Set in a Florida coastal town of Port Coral, Don’t Date Rosa Santos by Nina Moreno is perfect for anyone who loves small towns, big-hearted characters and swoon-worthy love-interests. Readers are introduced to teenager Rosa Santos and her family (included the extended family that makes up the community of her costal Florida town of Port Coral). For as long as Rosa can remember, she has been caught between two eventualities: Port Coral and Cuba, home and away, belonging with her mother or her grandmother, Mimi. She desperately wants to bridge those gaps by attending a study abroad program in Cuba but can’t seem to reckon with her grandmother, who fled the country years ago in a broken boat with her husband while pregnant. Only she and her newborn daughter made it to shore.
When her own daughter fell in love with a boy with a boat, the sea stole him away too, leaving the Santos women to fear the sea and swear off men.
But when Port Coral’s marina is in trouble, Rosa must work with a mysterious boy and face her fear of the water, all while trying to figure out how she could contend with her deepest truth: her need to go to Cuba and defy her grandmother’s wish never to return. As Rosa makes lists and contingencies to save the town and help plan a Spring Fest to gather support from tourists, I fell in love with every aspect of the place. I miss Port Coral and I’ve never actually been there. Ever since I finished the book, I’ve wandered back to its sun-warmed and citrus perfumed streets.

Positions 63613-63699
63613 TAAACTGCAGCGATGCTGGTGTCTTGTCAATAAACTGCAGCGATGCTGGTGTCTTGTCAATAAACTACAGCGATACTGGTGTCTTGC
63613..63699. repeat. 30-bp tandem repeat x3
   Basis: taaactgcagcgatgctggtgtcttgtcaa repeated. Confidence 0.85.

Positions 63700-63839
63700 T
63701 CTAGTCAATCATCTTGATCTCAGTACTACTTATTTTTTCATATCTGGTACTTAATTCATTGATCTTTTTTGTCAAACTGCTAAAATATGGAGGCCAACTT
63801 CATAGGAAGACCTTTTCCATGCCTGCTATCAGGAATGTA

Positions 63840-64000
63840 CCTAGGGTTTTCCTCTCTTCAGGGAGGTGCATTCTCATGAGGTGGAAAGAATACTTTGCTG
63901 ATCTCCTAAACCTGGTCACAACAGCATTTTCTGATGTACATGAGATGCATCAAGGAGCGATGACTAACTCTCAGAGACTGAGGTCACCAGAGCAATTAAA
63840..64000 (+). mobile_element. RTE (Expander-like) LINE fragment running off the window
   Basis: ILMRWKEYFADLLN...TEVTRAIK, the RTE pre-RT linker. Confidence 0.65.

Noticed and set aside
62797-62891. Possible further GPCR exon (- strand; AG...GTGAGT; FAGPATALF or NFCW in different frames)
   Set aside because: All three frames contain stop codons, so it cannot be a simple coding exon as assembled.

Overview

A Latinx Practical Magic bursting with heart, this book enchanted me from page one. I was instantly drawn in to Rosa’s life, her family, and her (rightful) aversion to the sea. I loved getting to look at the town through her eyes and see it flourish as the SpringFest drew nearer and the stakes for keeping the marina rose higher and higher.
Every character she met felt like people I wanted to surround myself with. Ana, Mimi, Alex–the whole town had vibrant lively characters that I usually see in my favorite TV shows (Gilmore Girls, much?). I need Port Coral to come to life again in another book, as Rosa goes off and pursues her dreams. It also doesn’t hurt that I could practically taste Alex’s pastilitos and dulce de leche. I was inexplicably drawn to every character and their openness and kindness. I wanted to tell Rosa that I believed in her and her dreams. And when a book grabs you and doesn’t let go like that, you know it’s special.
I didn’t expect the book to be as emotional as it was—at times Rosa’s internal monologue is so light and funny that I was almost blindsided by some of the more affecting moments. And even then, it wasn’t too heavy. It was hopeful and sweet and cathartic.
And do yourself a favor and read the acknowledgements. They are as beautiful as the book itself.